Russia is struggling with the coronavirus epidemic and its difficult situation is bad news for Finland, writes Seppo Varius on the website of the popular Finnish newspaper Ilta-Sanomat. It is also noted that the collapse of the eastern neighbor was superimposed economics due to low oil prices.
The Russian recession is not at all good for Eastern Finland, where the money of Russian tourists and just shoppers are important, the article says.
Finnish readers of Ilta-Sanomat commented on the article. Reviews are presented selectively.
I could not read further than one heading, but it is wonderful if the borders with Russia remain closed. Until we return Karelia.
Contradictory situation. Nobody really likes Russians, but money is great. My friends living in Lappeenranta and Imatra have always told me that there are too many Russians, but traders love them.
The Finns still have a bad image of Russia, which is based on emotions, but it practically does not correspond to modern times. Everything will change if you visit St. Petersburg at least once. [...] First look, and then comment. St. Petersburg is very developed, and in general it is a wonderful city and one big attraction.
I hope the virus will disappear soon, including from Russia. Russians, be careful! I was touched by the sympathy of the Russians for us Finns, which was expressed in the comments about the police singer from Oulu. Therefore, I feel the same sympathy for the Russians.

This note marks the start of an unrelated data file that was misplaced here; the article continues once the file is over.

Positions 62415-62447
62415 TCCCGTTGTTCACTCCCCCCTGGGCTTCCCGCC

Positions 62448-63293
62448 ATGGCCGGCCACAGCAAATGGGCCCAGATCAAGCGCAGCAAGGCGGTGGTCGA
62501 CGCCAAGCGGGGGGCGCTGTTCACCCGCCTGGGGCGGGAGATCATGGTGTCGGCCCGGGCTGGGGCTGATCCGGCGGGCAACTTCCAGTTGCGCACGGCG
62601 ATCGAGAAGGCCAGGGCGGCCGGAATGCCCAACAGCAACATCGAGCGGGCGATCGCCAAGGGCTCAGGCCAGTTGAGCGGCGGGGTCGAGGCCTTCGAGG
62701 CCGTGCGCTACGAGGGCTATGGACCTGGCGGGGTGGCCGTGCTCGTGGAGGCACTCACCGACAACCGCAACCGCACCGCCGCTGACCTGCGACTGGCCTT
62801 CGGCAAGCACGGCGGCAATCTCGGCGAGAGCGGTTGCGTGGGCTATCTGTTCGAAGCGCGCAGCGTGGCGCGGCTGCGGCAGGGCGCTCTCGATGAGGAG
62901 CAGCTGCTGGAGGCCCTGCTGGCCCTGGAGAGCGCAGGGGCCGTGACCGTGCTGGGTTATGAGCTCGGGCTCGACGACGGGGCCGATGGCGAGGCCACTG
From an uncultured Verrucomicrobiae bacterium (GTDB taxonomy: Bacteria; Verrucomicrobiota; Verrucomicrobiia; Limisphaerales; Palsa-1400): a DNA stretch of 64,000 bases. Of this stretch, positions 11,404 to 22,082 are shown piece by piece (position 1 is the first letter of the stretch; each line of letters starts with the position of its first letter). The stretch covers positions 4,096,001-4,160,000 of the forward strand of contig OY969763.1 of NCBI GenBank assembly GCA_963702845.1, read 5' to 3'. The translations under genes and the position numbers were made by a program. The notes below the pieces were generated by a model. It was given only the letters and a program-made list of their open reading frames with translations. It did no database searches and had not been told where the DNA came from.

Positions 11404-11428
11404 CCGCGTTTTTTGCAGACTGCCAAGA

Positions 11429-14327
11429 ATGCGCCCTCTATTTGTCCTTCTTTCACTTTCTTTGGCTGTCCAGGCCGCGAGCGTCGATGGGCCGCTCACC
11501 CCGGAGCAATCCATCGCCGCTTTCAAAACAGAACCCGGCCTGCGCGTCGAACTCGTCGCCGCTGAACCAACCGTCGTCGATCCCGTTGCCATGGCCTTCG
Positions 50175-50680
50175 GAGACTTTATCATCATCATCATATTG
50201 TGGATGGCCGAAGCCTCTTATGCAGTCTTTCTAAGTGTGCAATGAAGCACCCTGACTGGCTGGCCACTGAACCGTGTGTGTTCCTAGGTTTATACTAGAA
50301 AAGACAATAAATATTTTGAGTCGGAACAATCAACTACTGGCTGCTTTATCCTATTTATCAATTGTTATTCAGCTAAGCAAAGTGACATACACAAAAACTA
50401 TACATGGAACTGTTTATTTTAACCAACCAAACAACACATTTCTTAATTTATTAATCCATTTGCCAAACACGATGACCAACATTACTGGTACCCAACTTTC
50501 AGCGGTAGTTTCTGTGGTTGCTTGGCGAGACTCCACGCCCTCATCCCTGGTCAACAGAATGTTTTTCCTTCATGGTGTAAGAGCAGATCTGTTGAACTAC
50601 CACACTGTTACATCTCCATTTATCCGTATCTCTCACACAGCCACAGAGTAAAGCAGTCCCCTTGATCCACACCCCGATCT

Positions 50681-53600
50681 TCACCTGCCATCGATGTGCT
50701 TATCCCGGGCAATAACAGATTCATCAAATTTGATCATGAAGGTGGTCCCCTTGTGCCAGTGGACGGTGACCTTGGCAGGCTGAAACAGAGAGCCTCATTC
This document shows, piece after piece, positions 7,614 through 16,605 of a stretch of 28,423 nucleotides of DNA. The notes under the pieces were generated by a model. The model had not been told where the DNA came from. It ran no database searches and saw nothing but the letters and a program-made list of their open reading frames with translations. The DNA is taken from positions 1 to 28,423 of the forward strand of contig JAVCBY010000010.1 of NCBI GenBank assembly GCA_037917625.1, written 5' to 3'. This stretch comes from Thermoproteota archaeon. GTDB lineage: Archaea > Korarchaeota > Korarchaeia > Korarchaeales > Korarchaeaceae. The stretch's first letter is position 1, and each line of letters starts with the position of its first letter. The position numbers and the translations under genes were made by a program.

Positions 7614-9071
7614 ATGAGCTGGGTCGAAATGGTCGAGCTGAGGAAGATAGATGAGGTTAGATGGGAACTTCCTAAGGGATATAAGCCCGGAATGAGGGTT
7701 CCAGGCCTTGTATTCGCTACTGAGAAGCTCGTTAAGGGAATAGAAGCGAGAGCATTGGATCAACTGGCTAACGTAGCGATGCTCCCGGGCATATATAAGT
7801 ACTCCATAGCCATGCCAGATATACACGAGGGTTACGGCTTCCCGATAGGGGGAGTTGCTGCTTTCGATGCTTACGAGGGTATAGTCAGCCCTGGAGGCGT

The same goes for Sweden, and it is even more dangerous.
Yes, in the nineteenth century, Russia gave Finland autonomy, economic prosperity, own money, educational institutions, teaching the Finnish language, etc. And only when the years of oppression began at the end of the century, the situation worsened. Even then, ultra-nationalist and imperial thinking raised its head in Russia ...
We purchase a huge amount of raw materials from Russia, and goods are transported for days on end by trains across the border. So we are very dependent on trade.
Russia itself began to monitor the situation in Finland and quickly closed its borders first, not us.
Read the book "Russia without a future." She helps to understand our eastern neighbor. In addition, there is a commendable book called Putin Trolls - it opens its eyes to the media. Good reading for the period of home quarantine.
Not at all strange. We ardently hope that this eastern border will indeed remain closed for a long time, preferably for a very long time. I hope it will never be necessary to open it at all.